Question: What are soil sampling protocols being used by groups along the gulf coast?

stevie is asking a question about harvey
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by stevie | August 31, 2017 15:56 | #14807

After we're past the immediate and pressing disaster rescue and response happening from Hurricane Harvey, I've been hearing some concern by people that soil testing is going to become an important thing to consider. There have been a lot of chemical and hazardous material spills from Harvey and it might be important to have materials available about soil sampling protocols. Does anyone have resources around this? Is there anything specific to Texas on this question that people should consider?


@eustatic mentioned the segment on soil sampling in the Oil Testing Booklet we did:

And that Jordan Macha will know more about this, but was looking for a digital resource on this kind of glass-bottle sampling. Perhaps the above guide could be reformatted and cleaned up for this purpose?

Jordan is with Bayou City Waterkeeper (used to be Galveston Baykeeper)

Update: I copied this into an activity draft that we can refine: -- not sure how this compares to EPA methods and happy to update or point along to a more complete protocol.

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Via @shannon, the Louisiana Bucket Brigade (LABB) posted this:

LABB quick report on the need for soil sampling post-Katrina:

Direct link to PDF:

They note shortcomings in CTEH's (a contractor) sampling protocols when compared to the EPA's recommended protocols.


Much of the oil from Murphy’s tank went into the surrounding neighborhoods. The Center for Toxicology and Environmental Health (CTEH) is a contractor hired by Murphy Oil in the aftermath of one of the worst oil spills in history.3 CTEH is the company that Murphy has paid to take soil samples in the area of the oil spill. This exposé details a number of disturbing facts about CTEH, but the bottom line for people affected by the oil spill in St. Bernard Parish is this: 1. Murphy is not acting in good faith: By hiring a seemingly notorious company like CTEH and passing CTEH off as an objective, independent third party looking out for the public good, Murphy is violating the trust of its neighbors, many of whom believed Murphy was acting in good faith when they agreed to settle with the company. 2. The results of Murphy’s soil samples appear to be questionable: CTEH’s sampling protocol and practice give reason to doubt the results of Murphy’s samples and Murphy’s assurances to the public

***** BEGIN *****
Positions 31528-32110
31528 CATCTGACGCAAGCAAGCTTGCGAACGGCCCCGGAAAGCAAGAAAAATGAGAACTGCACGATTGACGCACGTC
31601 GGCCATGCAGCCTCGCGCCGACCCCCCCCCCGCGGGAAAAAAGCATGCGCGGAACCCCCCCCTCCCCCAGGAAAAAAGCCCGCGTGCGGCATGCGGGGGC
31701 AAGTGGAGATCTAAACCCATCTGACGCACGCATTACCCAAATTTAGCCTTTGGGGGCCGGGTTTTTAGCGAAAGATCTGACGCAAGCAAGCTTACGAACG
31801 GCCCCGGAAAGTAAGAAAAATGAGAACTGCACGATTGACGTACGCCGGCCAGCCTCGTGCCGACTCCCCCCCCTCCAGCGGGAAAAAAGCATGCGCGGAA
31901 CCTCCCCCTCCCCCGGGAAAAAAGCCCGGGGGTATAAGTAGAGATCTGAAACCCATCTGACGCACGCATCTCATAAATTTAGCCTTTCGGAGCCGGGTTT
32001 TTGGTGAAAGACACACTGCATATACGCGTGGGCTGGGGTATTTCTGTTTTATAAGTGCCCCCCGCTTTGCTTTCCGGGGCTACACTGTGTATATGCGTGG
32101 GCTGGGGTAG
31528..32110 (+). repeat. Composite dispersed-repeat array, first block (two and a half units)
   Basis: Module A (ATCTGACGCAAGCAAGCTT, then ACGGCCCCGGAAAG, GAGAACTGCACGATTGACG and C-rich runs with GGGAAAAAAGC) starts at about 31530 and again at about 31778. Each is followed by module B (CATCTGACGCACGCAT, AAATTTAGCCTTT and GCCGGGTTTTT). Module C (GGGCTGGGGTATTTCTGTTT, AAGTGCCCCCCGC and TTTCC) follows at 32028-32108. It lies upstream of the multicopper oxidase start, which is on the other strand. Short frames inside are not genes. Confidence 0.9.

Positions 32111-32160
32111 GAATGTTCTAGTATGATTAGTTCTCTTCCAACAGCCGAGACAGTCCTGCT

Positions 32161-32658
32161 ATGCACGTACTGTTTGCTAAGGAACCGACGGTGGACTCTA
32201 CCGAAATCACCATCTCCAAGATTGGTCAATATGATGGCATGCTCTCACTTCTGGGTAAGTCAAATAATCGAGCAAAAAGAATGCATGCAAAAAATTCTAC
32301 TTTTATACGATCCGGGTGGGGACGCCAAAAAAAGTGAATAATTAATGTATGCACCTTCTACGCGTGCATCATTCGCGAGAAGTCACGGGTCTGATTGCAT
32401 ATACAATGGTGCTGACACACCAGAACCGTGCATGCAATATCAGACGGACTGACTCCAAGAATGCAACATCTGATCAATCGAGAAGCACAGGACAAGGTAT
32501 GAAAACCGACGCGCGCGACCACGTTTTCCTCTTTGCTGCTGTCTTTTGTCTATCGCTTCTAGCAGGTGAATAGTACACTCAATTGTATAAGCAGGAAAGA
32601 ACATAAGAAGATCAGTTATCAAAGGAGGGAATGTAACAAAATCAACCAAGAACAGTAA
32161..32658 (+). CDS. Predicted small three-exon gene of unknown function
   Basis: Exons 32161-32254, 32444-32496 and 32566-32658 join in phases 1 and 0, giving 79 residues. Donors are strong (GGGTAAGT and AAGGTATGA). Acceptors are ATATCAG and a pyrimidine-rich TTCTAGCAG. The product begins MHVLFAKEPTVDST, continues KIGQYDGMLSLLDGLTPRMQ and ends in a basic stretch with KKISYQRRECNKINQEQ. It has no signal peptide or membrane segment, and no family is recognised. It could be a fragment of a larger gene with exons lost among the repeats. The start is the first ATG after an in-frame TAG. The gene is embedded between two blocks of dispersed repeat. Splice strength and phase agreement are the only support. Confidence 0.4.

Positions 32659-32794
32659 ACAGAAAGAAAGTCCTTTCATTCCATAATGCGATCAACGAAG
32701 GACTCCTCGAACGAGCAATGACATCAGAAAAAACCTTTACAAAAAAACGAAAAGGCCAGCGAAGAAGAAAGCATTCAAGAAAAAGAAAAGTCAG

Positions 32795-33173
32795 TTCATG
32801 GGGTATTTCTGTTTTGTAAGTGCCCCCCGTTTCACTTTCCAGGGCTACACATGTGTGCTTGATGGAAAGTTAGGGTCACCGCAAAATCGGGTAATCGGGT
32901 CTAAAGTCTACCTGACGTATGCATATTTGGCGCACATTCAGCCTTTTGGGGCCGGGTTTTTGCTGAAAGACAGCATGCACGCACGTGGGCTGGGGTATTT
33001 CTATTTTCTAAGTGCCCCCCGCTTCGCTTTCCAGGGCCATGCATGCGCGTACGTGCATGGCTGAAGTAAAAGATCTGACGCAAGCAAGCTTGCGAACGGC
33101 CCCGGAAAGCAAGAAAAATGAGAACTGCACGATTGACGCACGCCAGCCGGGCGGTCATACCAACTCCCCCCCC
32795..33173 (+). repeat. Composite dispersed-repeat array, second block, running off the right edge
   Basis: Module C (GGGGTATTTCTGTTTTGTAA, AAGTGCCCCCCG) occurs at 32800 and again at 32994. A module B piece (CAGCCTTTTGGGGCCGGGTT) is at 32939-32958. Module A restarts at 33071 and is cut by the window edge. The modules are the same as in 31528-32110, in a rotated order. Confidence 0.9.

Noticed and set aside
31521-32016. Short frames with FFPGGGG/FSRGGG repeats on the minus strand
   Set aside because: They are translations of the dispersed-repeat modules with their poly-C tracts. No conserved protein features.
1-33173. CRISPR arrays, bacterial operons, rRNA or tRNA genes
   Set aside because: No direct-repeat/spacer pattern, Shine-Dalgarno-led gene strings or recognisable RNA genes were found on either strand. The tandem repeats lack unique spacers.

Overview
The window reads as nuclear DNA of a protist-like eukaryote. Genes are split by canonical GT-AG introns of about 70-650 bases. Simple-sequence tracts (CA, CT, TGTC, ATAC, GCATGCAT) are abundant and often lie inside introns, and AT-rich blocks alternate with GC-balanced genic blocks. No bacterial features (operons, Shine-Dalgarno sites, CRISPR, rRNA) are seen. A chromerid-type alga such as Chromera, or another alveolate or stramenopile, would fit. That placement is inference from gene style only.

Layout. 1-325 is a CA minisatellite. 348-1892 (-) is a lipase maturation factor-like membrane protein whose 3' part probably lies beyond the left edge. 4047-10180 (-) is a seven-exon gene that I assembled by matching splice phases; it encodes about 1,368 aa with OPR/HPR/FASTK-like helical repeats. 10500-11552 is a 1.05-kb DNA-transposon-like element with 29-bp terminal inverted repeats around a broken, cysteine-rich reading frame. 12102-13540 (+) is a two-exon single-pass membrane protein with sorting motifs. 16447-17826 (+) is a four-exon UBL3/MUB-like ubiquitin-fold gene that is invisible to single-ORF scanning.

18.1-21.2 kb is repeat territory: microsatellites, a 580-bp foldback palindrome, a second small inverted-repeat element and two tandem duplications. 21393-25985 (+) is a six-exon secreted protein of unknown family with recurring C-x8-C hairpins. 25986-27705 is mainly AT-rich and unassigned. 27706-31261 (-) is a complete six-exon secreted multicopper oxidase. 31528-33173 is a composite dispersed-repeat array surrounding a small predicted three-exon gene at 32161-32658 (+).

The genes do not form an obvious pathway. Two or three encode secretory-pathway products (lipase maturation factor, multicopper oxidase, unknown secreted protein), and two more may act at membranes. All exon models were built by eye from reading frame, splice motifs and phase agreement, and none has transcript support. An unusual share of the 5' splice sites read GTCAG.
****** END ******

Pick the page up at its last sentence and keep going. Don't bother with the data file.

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Upstate New York has learned the hard way about soil toxicity: after winning a court battle against Tonawanda Coke, this community science group is funded to do extensive soil testing -- they want to help the Gulf South as well:

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Here is a great reference document that helps parse out some different types of sampling for different study designs, depths of samples, etc. We could probably expand on its step-by-step instructions (e.g. Section 8.3.2 for surface soil sampling), but it gives a good overview of things to consider when wanting to do a soil study, and some good steps to do it:

Table 8.2 in that doc is particularly useful.

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